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Discussion in 'Pesticide & Herbicide Application' started by phasthound, May 21, 2012.
How do you define it?
I Pay Materials
IMHO IPM doesn't work or isn't worth it on Warm Season quality Fine turf. I use BMP or Best Management Practices. I am not saying IPM doesn't work on utility turf used for erosion control or ROW. But it sure doesn't work on Fine Turf
What is the Difference between IPM & BMP?? IPM you wait until you have a dead yard from Brown patch before you treat. BMP you pre treat preventive before you have Brown Patch.
IPM= using what I need when I need to use in order to meet the customers expectations, whether it is preventatively or curatively. Preferably with the least dangerous and most specific product/method I can use to get the job done
OR taken from the CT pesticide license renewal form that I am filling out:
"Integrated Pest Management (IPM) is the use of all available pest control techniques including judicious use of pesticides, when warranted, to maintain a pest population at or below acceptable level, while decreasing the unnecessary use of pesticides"
Do I pass? what is your definition....????
Hokie, there's a BIG difference in the two definitions you posted ....
From the 2000 Rutgers Landscape IPM Manual;
IPM is an environmentally responsible and effective approach to landscape maintenance. It is a common sense approach that reduces the absolute reliance on synthetic, chemical pesticides as a sole method of controlling pests. A combinations of strategies is used to predict, prevent and manage landscape insects and diseases. These strategies are proactive, not reactions to the presence of a pest. IPM programs result in effective landscape pest control with diminished economic, health and environmental risks.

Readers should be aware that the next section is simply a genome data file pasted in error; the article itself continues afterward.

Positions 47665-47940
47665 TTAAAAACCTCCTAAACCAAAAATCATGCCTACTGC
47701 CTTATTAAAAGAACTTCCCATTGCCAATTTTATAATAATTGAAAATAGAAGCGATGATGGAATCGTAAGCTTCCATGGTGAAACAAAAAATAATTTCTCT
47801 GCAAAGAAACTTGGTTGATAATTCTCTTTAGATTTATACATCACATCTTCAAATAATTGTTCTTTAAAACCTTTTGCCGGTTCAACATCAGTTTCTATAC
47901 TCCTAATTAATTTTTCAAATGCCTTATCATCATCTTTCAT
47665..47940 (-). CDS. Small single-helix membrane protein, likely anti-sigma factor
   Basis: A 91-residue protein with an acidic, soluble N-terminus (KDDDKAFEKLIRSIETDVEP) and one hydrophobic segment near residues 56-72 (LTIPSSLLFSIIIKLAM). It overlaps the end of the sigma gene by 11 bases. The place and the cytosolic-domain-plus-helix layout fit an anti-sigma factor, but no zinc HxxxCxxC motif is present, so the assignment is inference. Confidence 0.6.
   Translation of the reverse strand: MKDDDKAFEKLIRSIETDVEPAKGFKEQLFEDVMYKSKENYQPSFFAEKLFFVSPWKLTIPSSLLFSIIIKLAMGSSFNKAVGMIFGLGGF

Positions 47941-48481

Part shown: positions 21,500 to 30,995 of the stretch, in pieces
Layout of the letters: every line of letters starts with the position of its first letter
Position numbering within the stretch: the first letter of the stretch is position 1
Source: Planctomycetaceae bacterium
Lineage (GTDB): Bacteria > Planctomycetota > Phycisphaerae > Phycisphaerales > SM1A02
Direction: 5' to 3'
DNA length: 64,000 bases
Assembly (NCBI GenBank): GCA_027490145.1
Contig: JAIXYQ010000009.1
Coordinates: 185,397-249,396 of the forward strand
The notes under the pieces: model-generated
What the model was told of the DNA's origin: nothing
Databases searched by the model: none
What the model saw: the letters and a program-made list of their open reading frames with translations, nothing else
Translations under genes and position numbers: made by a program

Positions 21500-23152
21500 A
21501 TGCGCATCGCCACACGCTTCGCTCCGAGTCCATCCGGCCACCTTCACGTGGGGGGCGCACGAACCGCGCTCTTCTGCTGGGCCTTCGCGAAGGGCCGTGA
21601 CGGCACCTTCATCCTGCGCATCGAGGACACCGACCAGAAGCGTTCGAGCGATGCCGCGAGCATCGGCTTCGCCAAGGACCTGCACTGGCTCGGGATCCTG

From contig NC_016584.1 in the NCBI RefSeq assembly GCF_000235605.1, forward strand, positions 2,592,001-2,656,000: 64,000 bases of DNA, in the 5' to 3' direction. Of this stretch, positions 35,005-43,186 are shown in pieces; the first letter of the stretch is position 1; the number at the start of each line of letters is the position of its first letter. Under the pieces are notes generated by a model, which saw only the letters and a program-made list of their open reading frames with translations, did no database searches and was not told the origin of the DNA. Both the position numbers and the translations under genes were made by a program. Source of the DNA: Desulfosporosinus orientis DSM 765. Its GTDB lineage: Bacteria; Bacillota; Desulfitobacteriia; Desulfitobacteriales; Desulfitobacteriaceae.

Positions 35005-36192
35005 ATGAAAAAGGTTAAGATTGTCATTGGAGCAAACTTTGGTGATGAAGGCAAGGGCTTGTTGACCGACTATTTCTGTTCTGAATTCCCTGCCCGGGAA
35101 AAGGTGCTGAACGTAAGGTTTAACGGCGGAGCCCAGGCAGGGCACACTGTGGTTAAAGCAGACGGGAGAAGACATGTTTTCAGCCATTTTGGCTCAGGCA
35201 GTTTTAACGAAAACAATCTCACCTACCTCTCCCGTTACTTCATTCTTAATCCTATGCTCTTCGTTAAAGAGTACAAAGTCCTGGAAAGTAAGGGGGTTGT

I like both the Rutgers and CT definitions. Rutgers covers the I part (remember, IPM stands for Integrated Pest Management) with its uses of different pest control strategies and its emphasis on proactive management, not reactive management. I also like how the CT definition include the judicious use of conventional pesticides. Often, it seems that conventional methods are overlooked in IPM.
I think IPM in practice is a matter of degree. Most of us are probably practicing it to some degree right now. If you spot spray weeds in a lawn instead of blanket spray the lawn, you're practicing IPM! Some may go farther and apply PRE herbicides only where they've seen weeds before. Others may preventively treat for grubs only where they've been a problem before. Others may encourage their customers to establish a different grass species or cultivar in order to get away from some problems. Some guys may even formulate a different fert and pest program for each and every lawn they treat (at least, I've been told that on lawnsite
I think the basics of IPM are that we don't have to blanket treat every lawn at every service visit. I think most of us agree.
Do you guys have a set tolerance level for pests? Do you discuss and then tailor what amount of pests your customer's are willing to put up with? Out here in Oregon you have mandatory "start with the safest and least harmful" products first. Then work you way up. To me that can make things worse and required even more spraying when a single app with "harder" products can do the job and stop the problem early on. We can't cosmetically spray on schools anymore. I predict vast playing fields of clover and broadleafs with the occasional grass plant in the future. IPM is a good idea and as said BMP is even better.